It was time to do my training. I found a small piece of unclaimed earth and started turning my tripod on with a hammer I had bought from Walgreens the night before. After the tripod was safe, I mounted the camera and took my photo. I decided to aim the lens at the top of the tower, to zoom in, so that I could take high resolution photos of the engines as they went up. I captured my focus and turned on my camera trigger, wiping a few times to make sure that pictures would be taken if it heard a loud noise. Every time I did that, my camera shook, indicating that the photos were cut in quick succession. I also set up my camera to go to sleep after taking a minute of photos, so the battery wouldn't deplete itself.

I stepped back and hesitated. "I think I'm done?" I told no one. I found Pauline, who was setting up a camera next to me and asked her to oversee my handy work. She gave me the thumbs up and returned to setting up her own cameras. I tied the plastic bag around the camera body and stood there for a minute. Suddenly I felt like someone was abandoning a puppy in the middle of a field. I should have just left it here? I checked the temperature on my phone: 95 degrees. Ouch.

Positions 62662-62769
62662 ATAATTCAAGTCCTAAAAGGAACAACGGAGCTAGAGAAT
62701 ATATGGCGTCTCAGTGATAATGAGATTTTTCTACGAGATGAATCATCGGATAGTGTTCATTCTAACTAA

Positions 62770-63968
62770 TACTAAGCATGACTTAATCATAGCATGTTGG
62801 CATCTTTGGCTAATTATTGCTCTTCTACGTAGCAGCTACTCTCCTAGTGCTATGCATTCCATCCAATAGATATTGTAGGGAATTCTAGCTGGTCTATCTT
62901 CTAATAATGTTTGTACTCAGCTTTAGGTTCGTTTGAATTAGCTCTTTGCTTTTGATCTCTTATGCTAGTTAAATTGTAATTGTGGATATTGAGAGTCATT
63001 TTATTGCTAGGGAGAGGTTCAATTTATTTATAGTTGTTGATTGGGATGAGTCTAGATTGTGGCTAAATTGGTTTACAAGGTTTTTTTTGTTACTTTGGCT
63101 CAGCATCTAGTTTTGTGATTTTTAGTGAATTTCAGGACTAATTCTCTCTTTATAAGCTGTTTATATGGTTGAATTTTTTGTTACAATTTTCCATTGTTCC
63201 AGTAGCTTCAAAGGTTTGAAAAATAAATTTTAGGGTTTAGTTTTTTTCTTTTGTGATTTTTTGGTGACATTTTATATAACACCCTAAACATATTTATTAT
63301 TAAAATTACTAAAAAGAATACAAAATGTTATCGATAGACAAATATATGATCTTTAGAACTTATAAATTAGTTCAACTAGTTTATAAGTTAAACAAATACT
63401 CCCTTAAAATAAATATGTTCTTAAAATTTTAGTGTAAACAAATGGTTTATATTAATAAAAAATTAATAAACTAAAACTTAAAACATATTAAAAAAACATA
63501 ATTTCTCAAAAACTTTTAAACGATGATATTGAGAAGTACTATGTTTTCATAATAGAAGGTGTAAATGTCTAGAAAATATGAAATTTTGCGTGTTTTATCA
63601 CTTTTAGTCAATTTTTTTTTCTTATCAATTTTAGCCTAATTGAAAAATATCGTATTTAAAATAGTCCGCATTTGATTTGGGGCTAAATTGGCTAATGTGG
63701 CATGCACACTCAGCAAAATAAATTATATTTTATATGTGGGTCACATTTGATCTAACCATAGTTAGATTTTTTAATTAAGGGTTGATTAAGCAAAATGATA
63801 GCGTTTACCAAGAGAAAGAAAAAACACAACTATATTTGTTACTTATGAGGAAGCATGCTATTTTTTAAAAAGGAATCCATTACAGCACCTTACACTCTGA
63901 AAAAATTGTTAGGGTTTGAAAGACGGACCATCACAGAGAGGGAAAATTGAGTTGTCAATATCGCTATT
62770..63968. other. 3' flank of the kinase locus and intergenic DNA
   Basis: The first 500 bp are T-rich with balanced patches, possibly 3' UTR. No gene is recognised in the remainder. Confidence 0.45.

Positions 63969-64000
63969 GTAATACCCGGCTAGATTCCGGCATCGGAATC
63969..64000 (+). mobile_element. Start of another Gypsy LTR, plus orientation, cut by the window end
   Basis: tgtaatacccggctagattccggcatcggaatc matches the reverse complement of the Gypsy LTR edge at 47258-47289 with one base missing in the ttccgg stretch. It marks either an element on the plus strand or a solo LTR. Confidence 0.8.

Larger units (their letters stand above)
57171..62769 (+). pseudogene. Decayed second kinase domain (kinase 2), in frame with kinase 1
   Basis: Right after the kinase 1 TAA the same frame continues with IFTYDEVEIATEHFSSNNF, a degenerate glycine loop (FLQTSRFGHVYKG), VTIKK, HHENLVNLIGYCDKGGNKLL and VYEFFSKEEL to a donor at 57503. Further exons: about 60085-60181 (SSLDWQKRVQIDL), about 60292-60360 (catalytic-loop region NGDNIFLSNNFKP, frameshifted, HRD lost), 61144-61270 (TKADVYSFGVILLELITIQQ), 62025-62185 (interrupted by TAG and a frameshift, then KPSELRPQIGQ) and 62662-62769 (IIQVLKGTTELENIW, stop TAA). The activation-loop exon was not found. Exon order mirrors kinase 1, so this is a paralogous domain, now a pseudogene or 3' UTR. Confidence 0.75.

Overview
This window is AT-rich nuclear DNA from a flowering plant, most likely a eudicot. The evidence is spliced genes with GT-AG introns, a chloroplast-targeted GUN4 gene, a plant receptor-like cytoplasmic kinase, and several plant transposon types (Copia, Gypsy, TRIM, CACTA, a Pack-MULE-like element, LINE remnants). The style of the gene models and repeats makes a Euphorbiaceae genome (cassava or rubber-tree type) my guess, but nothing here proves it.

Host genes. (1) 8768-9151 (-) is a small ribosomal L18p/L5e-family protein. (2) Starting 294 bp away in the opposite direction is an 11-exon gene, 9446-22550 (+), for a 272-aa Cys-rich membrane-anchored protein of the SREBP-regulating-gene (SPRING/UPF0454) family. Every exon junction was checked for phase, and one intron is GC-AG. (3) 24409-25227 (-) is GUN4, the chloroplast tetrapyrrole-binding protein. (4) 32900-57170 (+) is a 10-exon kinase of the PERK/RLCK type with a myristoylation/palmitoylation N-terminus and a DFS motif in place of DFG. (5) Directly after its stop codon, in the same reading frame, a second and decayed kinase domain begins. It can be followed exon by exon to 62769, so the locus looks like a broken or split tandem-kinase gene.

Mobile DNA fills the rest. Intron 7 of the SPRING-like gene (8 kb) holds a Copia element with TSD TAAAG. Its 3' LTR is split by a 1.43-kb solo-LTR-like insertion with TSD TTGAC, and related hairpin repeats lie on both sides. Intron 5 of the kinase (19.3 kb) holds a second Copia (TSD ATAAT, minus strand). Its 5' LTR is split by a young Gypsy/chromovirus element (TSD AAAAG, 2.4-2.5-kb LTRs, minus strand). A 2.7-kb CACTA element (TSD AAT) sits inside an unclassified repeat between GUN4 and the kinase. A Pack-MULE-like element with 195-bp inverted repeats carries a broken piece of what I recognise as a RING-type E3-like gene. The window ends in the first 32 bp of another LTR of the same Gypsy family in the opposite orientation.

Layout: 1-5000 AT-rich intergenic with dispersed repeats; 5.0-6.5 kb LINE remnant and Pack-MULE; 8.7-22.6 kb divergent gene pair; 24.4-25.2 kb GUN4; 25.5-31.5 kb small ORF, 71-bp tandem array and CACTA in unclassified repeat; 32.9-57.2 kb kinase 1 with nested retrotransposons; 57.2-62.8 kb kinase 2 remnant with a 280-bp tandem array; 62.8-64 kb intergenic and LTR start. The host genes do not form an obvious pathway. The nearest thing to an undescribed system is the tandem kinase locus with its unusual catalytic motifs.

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Prepare my shot
Image: Pauline Acalin and photo by Loren Grush / The Verge

Back on the site of the press I found Pauline and Tom and told them how nervous I was. "Wait, you're going to think about it all night," said Tom. I said that if you return to the camera the next day, you should feel like you are opening a gift on Christmas morning, not knowing what you will find inside. "That's exactly what it is," said Pauline. "It's the best feeling."

"But also, very often, you can get coal," she warned.

Two hours to start

Seven hours later we were ready for the show. The launch, originally set at 11:30 PM ET, was pushed to 2:30 AM ET, which meant that we were going to have a much longer night than we had planned. And I didn't have coffee.